Better writing: another guide

Published last September, My Grammar and I (Or Should That Be 'Me'?) has only just attracted my attention.  It is the work of two authors the first of whom -- Caroline Taggart -- has spent nearly two decades as a freelance editor of non-fiction while the second -- J. A. Wines -- is a freelance editor and author whose works include the endearingly-titled Mondegreens: a Book of Mishearings.

Anyone who follows the editor of the Journal of Intellectual Property Law & Practice (JIPLP) on Twitter for even a short while will be aware of his trials and triumphs in the battle to edit legal articles in a manner which is succinct, intelligible and accessible. To this end, he is happy to recommend this little book to any current or future author who would like to make his or her text more readable as well as more grammatically correct.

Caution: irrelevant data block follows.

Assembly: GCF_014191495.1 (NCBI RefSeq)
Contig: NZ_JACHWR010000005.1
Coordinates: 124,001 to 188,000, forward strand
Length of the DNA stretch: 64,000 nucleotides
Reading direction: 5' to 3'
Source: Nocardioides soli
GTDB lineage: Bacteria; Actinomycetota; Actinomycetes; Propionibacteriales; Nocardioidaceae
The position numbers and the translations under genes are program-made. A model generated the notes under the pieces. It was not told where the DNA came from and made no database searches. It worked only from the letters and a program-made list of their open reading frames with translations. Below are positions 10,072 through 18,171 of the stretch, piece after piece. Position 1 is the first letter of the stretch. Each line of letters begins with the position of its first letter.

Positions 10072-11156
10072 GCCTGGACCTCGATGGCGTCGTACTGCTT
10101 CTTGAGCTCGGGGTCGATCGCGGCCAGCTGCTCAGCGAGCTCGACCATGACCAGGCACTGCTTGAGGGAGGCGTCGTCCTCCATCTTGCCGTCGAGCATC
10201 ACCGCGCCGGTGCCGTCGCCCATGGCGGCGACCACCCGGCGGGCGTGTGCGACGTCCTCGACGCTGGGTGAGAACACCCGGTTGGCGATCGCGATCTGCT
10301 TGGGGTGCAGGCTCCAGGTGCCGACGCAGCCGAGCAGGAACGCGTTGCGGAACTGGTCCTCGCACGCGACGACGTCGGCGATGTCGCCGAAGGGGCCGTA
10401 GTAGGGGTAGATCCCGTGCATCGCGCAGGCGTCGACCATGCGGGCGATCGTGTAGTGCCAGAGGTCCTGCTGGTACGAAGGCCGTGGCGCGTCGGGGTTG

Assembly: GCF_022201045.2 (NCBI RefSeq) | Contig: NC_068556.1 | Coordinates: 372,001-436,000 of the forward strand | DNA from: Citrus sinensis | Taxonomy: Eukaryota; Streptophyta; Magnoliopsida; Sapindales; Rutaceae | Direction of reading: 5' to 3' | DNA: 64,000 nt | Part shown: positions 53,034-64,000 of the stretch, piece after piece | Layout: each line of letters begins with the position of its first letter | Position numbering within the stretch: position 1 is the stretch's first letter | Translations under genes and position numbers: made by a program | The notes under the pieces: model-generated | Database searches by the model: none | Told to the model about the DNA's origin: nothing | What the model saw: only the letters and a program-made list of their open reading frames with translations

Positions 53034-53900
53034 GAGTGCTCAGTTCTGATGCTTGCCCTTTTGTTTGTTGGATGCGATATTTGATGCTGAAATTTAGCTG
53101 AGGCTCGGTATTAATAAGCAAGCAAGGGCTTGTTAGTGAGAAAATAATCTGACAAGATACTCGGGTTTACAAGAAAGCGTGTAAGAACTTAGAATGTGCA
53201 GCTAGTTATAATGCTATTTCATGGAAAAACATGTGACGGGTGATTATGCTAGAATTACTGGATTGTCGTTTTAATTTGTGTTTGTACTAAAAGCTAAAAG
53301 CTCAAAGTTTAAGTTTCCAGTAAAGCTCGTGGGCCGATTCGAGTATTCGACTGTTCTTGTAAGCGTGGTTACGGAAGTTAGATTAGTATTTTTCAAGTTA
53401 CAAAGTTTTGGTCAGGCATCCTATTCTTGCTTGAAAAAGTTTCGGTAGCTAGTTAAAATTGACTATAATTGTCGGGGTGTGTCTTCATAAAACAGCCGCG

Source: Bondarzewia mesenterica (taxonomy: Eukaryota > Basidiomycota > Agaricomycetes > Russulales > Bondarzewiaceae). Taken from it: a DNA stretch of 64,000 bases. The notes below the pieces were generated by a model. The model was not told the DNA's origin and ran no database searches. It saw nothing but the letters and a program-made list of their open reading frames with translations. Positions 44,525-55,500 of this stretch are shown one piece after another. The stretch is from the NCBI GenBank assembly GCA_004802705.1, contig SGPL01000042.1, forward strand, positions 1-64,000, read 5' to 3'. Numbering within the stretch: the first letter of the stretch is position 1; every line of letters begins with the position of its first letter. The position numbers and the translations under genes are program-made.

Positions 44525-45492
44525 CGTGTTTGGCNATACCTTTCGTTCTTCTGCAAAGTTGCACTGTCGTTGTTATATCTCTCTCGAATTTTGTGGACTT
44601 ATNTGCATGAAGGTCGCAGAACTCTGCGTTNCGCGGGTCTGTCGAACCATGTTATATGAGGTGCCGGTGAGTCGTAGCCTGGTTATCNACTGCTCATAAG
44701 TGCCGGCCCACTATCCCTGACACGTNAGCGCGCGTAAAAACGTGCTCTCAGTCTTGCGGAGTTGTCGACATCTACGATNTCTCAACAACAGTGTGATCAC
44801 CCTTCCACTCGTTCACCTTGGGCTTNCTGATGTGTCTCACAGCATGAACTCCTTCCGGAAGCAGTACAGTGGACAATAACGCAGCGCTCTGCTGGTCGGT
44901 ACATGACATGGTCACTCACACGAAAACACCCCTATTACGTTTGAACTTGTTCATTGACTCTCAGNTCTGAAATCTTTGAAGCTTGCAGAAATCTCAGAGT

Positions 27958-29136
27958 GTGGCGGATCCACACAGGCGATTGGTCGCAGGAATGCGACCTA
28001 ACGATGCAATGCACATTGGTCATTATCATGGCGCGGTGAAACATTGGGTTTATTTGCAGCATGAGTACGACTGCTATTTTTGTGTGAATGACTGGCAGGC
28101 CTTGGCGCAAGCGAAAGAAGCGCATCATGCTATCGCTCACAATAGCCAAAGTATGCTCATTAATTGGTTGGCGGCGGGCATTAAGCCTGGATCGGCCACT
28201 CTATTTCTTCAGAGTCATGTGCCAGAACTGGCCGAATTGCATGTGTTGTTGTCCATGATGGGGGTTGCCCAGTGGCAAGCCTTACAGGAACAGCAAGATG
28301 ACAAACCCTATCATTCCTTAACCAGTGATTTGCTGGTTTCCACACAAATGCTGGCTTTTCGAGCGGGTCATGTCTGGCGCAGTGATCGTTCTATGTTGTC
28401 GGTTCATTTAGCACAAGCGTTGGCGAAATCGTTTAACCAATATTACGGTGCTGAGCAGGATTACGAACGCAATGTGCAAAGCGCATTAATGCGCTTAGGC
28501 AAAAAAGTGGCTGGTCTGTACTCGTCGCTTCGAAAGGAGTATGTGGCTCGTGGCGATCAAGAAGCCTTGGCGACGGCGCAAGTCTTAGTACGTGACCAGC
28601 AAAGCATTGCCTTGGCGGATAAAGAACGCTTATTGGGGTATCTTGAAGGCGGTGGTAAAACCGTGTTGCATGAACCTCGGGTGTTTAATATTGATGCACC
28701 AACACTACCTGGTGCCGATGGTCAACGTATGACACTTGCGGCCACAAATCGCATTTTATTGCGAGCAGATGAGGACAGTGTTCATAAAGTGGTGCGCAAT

What might a read of this book accomplish? Let the publisher's web blurb explain:
"A runaway hit and Sunday Times bestseller in 2008, My Grammar and I has continued to grow in popularity, becoming the go-to guide for grammar. Repackaged with a fresh jacket design, this much-loved gift title is now available in paperback, for new readers and fans of the series alike. My Grammar and I offers amusing examples of awful grammar, while steering you in the direction of grammatical greatness. Taking you on a tour of the English language through the minefield of rules and conditions that can catch you out, from dangling modifiers to split infinitives, it highlights the common pitfalls that every English language user faces on a day to day basis. Refreshing everything you should have learnt at school and more, My Grammar and I is informative yet entertaining - an ideal buy for any English language enthusiast".
There might have been a time when a book such as this would be thought principally useful for contributors from jurisdictions in which English is not the first language. However, improvements in the teaching of English as a foreign language and the deterioration of the teaching of English as a first language have achieved something of a homogenising effect: the same errors and poor style are now as likely to be found in a Current Intelligence note or article emanating from Oxford as arising from the banks of the Orinoco.

For further information about this book, you can access its web page here.

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